NAC, Ottawa - November 10, 2006

Singer Gordon Lightfoot's gaunt appearance had many in Friday's NAC crowd gasping in surprise. But...

Singer Gordon Lightfoot's gaunt appearance had many in Friday's NAC crowd gasping in surprise. But the Canadian icon, who suffered a minor stroke just five weeks ago, survived the show and thrilled his fans. (Sun file photo)

-- Ottawa Sun

, Last Updated: 1:35 AM ET

OTTAWA - The audience gasped audibly when Gordon Lightfoot walked onto the National Arts Centre stage Friday night for the first of two sold-out shows.

Most, I'm guessing, reacted at the thrill of seeing this Canadian icon.

But for many, including myself, there was a momentary shock at seeing just how dissipated and skeletal the 68-year-old Canadian icon has become.

Of course, after all Lightfoot's been through -- a near-lethal abdominal aneurysm in 2002 and a minor stroke only five weeks ago -- it's nothing short of a miracle that he's still with us at all.

It added a whole new level to Lightfoot's already dramatic storytelling song. Would he even survive the gig?

Not only did he survive but, at times, he soared, singing as passionately as he had 30 years ago.

Granted, it didn't look that way at first. Dressed in a black plaid shirt and jeans, with his long hair and cheekbones glaring, Lightfoot opened his NAC gig tentatively, opting for lightweight confections beginning with Triangle, Cotton Jenny, 14 Karat Gold, Never Too Close and Painter Passing Through. It was an underwhelming start that didn't improve until he dipped deeper into the vault for Lightfoot odes to wandering and loving including Rainy Day People, Beautiful, Carefree Highway, Ribbon of Darkness and Sundown before closing the first half with Watchman.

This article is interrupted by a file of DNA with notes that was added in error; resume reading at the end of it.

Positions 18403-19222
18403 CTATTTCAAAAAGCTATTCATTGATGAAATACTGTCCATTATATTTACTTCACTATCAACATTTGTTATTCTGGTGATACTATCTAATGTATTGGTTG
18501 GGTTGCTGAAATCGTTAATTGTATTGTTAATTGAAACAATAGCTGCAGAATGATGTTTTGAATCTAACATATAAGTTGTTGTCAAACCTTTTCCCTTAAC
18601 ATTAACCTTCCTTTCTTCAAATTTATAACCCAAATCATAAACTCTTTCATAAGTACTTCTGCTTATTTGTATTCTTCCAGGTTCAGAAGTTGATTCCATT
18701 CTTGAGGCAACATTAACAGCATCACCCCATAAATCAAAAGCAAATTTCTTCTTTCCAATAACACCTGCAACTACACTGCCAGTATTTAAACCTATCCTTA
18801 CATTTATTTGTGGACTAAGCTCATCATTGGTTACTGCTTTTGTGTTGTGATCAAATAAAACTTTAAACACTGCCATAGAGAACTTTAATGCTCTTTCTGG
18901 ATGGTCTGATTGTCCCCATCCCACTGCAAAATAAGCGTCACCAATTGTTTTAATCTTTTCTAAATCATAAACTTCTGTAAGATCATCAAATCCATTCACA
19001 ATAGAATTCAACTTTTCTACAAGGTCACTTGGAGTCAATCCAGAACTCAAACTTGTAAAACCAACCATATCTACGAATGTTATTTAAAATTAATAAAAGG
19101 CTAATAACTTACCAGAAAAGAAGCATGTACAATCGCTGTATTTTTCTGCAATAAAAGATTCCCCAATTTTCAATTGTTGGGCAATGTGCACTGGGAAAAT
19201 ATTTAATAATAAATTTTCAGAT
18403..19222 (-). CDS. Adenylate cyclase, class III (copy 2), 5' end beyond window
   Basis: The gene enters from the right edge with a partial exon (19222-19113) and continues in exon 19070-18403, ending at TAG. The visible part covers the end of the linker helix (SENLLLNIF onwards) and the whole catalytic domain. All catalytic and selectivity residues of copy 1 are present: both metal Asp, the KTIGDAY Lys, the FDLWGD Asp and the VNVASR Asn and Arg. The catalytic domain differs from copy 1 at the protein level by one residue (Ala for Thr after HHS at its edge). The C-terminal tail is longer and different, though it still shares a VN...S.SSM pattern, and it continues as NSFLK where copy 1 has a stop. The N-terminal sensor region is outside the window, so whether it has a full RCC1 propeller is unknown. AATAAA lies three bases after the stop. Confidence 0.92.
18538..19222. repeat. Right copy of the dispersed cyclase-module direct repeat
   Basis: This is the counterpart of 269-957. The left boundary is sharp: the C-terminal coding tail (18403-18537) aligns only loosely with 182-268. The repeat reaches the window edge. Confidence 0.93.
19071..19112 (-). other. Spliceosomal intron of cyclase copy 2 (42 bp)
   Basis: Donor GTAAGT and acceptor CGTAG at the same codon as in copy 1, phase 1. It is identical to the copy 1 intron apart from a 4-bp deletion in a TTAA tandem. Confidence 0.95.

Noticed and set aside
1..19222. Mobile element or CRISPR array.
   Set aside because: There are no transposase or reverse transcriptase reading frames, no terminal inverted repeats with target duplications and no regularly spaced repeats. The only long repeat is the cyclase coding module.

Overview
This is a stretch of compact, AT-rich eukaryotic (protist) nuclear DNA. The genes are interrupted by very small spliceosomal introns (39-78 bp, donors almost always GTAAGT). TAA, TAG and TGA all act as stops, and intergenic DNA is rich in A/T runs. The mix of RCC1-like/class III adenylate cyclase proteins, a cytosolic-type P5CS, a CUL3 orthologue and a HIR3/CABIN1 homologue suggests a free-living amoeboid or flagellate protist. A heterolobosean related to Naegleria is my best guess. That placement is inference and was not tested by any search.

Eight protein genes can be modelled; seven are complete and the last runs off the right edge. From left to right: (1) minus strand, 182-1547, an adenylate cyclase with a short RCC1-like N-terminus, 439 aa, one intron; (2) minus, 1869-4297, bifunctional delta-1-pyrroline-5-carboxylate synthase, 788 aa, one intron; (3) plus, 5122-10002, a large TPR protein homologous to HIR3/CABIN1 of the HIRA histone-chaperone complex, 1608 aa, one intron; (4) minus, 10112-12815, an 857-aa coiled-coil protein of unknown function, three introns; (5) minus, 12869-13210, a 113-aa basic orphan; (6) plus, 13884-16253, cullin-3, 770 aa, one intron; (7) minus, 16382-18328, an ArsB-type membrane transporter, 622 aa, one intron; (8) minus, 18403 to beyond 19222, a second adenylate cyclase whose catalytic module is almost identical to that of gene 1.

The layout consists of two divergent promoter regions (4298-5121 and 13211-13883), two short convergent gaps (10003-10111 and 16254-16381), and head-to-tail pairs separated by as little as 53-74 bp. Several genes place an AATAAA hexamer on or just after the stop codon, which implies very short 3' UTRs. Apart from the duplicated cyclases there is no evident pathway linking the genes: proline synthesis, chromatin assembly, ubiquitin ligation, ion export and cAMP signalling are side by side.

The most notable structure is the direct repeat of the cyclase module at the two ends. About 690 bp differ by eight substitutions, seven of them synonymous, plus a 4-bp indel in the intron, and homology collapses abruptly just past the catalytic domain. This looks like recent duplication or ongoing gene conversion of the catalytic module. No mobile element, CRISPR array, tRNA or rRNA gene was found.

Accompanied by his low-key band of superb musicians -- Terry Clements on guitar, Mike Hefferman on keyboards, Rick Haynes on bass and Barry Keane on drums -- Lightfoot struggled throughout the set with what's left of his shredded, nasal voice.

At times, it appeared he was just taking this performance one song at a time. Add to that a tepid set list and Lightfoot's rather distant stage persona and you had a concert that left the audience out in the cold.

Miraculously, Lightfoot hit his stride, singing passionately in a way that reminded us of his former glory after the intermission with The Wreck of the Edmund Fitzgerald which coincidentally, he noted, sank 31 years ago to the day on Nov. 10, as well as Alberta Bound, All the Lovely Ladies,In My Fashion and a remarkably moving performance of If You Could Read My Mind.

By this time, even Lightfoot seemed surprised at how rejuvenated he was feeling.

"I feel good tonight. I like a challenge. We'll give it a shot." he said affectionately of his beloved Centennial contribution Canadian Railroad Trilogy before closing with Sit Down Young Stranger, Early Morning Rain, which, Lightfoot noted was improved by Elvis Presley when the King changed a word in the lyric "cold and drunk as I can be" to "might" be, and his encore Old Dan's Records that lightened much of Lightfoot's vulnerability and in the end, showed Lightfoot to be the survivor he is. And just how frail we all can be.


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